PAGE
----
Every semester would end with some students having 9 of the 20. They missed more than they earned. They naturally saw unfairness. If it were only for that one thing that one time. But it was never one thing one time. Their bargain with me was that they would behave in a manner so as to earn all the System Points.

Every student of Intro to Psychology is taught to despise B. F. Skinner, but Skinner works surprisingly well while "higher-minded" psychological schemes do not. Still we harbor a visceral hatred of what Skinner tells us: that we often operate so as to maximize extrinsic rewards and minimize extrinsic punishment. To oversimplify: psychologists despise Skinner; economists swear by him.

Over time students figured out ways to game The System. The Holy Grail in this pursuit was to qualify for the relaxed grading scale while not completing daily assignments. Assignments were copied, word for word, mistake for mistake, among students. Students with older siblings who took my class would turn in the older sibling's work as their own.

I could catch some of them by changing the numbers in my numerical problems. Cheaters would blissfully turn in homework with all the wrong numbers. No such cheater ever confessed to their transgression. But oh, the stories they would spin.

Changing the numericals for this purpose was a giant hassle; changing word questions was essentially impossible. All of it wasted time and energy spent to beat the cheats.

And as the years went by, students became less and less apologetic about copying homework. They were too busy with other things to be bothered with homework. Consider this student sentiment expressed by a Rio student, "Work is for school. I go to school to learn, but I go home to have fun. I don’t think homework helps. It really just ruins my day. It ruins my day 100% of the time."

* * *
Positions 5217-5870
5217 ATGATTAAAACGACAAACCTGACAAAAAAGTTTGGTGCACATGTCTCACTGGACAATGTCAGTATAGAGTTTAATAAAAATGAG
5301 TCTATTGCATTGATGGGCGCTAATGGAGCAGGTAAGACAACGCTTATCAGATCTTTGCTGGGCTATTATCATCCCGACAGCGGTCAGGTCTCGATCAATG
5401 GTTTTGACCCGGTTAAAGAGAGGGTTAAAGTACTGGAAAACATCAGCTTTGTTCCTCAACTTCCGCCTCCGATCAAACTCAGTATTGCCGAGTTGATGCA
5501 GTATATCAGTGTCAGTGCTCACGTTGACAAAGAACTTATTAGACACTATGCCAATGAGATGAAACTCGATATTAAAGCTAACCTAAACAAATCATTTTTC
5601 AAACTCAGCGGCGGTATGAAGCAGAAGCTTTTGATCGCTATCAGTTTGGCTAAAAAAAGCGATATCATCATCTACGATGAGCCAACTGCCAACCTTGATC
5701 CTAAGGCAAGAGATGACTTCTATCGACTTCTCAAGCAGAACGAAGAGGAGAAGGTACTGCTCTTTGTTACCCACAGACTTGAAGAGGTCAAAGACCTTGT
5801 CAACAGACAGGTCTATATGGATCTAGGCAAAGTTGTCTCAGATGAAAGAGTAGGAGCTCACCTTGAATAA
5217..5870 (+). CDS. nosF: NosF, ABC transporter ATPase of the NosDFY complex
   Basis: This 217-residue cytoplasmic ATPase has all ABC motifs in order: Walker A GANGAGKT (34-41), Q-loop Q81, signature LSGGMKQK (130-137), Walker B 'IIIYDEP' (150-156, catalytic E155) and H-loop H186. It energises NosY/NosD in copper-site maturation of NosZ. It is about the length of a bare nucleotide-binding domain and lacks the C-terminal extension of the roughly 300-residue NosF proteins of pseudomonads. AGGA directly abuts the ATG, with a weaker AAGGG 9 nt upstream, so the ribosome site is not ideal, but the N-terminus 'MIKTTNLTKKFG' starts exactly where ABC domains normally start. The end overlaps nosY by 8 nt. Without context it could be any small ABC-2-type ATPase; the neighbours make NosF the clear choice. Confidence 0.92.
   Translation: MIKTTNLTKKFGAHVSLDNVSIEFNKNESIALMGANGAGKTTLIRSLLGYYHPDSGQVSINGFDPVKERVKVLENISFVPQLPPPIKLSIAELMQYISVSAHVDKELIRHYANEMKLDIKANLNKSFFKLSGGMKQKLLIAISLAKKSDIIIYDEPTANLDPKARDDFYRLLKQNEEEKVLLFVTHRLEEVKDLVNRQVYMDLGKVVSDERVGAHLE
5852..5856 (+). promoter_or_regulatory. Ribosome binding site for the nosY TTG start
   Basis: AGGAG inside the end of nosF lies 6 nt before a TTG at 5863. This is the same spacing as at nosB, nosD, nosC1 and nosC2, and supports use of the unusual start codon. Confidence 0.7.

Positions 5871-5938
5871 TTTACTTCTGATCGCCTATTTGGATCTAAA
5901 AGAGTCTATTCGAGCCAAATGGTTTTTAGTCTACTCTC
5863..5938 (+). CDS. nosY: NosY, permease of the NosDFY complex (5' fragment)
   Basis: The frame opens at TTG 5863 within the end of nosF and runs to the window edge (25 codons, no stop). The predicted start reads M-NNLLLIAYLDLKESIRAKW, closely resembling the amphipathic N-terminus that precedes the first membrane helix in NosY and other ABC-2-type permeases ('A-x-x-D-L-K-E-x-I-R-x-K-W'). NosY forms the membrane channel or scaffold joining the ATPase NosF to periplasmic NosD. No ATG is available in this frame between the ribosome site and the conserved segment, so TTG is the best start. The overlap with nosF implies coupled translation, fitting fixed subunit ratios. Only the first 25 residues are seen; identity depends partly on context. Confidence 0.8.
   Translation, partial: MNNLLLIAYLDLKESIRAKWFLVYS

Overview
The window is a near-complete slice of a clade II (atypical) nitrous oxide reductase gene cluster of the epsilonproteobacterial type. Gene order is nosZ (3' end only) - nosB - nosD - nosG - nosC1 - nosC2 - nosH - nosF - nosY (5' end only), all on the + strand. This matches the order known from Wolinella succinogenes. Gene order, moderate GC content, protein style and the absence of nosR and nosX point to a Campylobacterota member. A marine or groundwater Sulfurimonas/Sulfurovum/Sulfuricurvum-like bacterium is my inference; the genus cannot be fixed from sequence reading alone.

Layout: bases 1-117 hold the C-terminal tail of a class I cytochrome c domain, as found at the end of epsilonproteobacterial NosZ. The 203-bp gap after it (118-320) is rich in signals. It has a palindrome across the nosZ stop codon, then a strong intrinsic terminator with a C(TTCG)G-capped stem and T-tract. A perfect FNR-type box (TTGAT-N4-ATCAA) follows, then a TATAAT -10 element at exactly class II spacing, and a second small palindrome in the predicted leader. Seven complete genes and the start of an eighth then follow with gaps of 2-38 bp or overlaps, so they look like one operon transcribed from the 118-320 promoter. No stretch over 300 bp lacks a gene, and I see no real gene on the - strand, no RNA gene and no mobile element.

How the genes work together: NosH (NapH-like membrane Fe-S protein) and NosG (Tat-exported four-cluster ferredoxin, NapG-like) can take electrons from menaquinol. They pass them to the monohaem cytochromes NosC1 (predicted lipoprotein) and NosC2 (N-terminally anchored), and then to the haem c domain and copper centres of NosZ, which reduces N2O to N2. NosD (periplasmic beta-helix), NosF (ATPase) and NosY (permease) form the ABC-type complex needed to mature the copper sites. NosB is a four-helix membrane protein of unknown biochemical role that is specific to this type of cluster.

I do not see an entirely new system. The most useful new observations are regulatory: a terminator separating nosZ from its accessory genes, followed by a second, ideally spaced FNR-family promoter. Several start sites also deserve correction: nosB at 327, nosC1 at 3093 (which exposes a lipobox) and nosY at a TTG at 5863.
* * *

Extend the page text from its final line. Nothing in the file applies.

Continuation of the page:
Many parents take the position that there's too much homework. They're forever hoping for a school wide homework restriction policy.

Some teachers are in on this, too. A language teaching colleague complained that so much homework is tantamount to child abuse.

Another colleague invited us—his fellow teachers—to examine our homework practices. He invited his faculty piers to ponder these questions.

"How long will it take students (slowest AND fastest) to complete?
If all of a student's teachers assigned the same amount, how many hours would that take?
How much time is left for sleep, family and other interests that make up a full life?
Is the assignment absolutely necessary for the curriculum, or is it homework for homework's sake?"

When parents and teachers give comfort to the notion that there's too much homework, students feel entitled and licensed to subvert the homework load by any means necessary. "Of course I copied my homework, everyone knows the homework load is too ridiculous around here. My parents support me in this, and so do the cool teachers."

Since offering any extrinsic incentive ("sugar") for homework completion was resulting in more and more homework subversion, I had to pull the plug.

Front-page news.

Tuesday, September 24, 2013

Twenty-eight years at Rio

Rio Americano is 50 years old this year. We're trying to celebrate it. So there is cause for thoughts of nostalgia. Faculty and staff get a portrait taken every year. Sometimes, those portraits get included in the school's yearbook.

As far as I know, I never missed a portrait and I've never thrown the resulting photos out. But 28 years is a long time, and it turns out I was only able to lay hands on images from half the years of my tenure.
The rest were cobbled together from the yearbook, for the most part.

In any case, here it is: portrait shots (mostly official) or yearbook shots from each year, 1986-2013. Nostalgia? Narcissism? Entropy? Vanity? Garfunkelization? Decide for yourself. Traveling downward along a column, each photo moves you seven years forward. Click to embiggen... if you dare.


Wednesday, September 18, 2013

A Capella Science: Bohemian Gravity

Last time we saw Tim Blais, he was "Rolling in the Higgs", repurposing Adele's smash hit "Rolling in the Deep" with particle physics-based lyrics and a one-man, a capella orchestra. At the very end of that video, he teased "Bohemian Gravity".